- Faith & Family
Governor Scott will continue to challenge the justice system in Florida and cost the taxpayers millions of dollars. This is the second time that our governor has lobbied the legislators in both Houses and pushed to get the drug testing bill passed. In 2011 and 2012, the governor has signed a bill for random drug testing for state employees —both times the courts have ruled that the bill is unconstitutional.
“The governor can’t order the state to search people’s bodily fluids for no reason — the Constitution prohibits that sort of government intrusion,” said Howard Simon, executive director of the ACLU of Florida. “And the governor can’t demand that people surrender their constitutional rights for the privilege of working for the state or receiving some other government benefit.”
There is something wrong with a bill when the sponsor wants the members of both Houses, the governor and his administration exempt from the rules of the law. Basically the sponsor, Rep. Jimmie Smith, is telling the workers to do as I say, don’t follow what I do and don’t expect us to follow the law.
Scott is determined to implement drug testing bills and it appears that he will use taxpayers’ funds to test his policies. During committee meetings, the drug testing bill was positioned as a way to raise state workers to the same standards as employees of private companies as a preventive measure for workers with drug problems. Our governor has a hard time understanding that the government cannot arbitrarily search people just because he thinks it is a good idea and it will be popular.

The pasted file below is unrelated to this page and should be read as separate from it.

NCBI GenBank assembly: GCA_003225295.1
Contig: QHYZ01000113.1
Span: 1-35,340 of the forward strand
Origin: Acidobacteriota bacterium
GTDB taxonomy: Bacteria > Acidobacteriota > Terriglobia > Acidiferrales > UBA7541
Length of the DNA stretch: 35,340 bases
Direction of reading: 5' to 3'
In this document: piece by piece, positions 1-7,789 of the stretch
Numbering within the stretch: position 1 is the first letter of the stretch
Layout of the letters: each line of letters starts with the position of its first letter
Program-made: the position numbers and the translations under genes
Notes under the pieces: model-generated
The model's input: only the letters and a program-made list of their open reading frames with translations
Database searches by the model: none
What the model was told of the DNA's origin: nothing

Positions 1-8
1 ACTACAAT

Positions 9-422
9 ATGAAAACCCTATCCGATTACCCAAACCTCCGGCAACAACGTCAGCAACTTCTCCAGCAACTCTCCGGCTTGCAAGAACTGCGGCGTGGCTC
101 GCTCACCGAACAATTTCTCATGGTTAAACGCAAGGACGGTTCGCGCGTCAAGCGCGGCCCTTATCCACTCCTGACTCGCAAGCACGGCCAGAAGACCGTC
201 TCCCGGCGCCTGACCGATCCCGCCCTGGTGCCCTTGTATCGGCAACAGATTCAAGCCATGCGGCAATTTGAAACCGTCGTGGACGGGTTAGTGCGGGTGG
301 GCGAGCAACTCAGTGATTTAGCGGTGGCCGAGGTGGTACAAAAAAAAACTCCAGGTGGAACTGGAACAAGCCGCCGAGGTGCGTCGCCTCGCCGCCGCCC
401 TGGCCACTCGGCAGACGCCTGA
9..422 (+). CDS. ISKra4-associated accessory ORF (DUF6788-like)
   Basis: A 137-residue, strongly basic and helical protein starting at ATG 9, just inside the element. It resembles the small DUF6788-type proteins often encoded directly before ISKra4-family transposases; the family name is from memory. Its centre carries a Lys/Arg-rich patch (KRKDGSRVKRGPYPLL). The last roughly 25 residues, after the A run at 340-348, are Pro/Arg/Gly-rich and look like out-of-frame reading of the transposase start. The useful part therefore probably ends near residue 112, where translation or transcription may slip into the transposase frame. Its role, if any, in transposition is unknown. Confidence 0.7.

Once the government is allowed to search bodily fluids of employees, the government can hypothetically search employees’ homes and cars for drugs. Once our leaders begin to go down this slippery slope there is no telling to what extent they will go.
It is ironic that our governor was initially against a computer network to track the distribution of prescription drugs. Florida was considered the largest pill mill factory in the country and eventually a computer network was incorporated in the state system to control pharmaceutical and prescription drugs.
In 2011, Governor Scott signed a law to test welfare recipients and the Florida courts issued an injunction to stop the law. There is no way that I can understand our governors’ logic with fighting the drug epidemic in Florida.
Fighting drugs is a local, state, national and international problem. But searching workers and arbitrarily searching welfare recipients is an intrusion on civil rights. The courts are correct when they rule that “suspicion-less” drug testing is unconstitutional.
Roger Caldwell is the CEO of On Point Media Group in Orlando.
By Roger Caldwell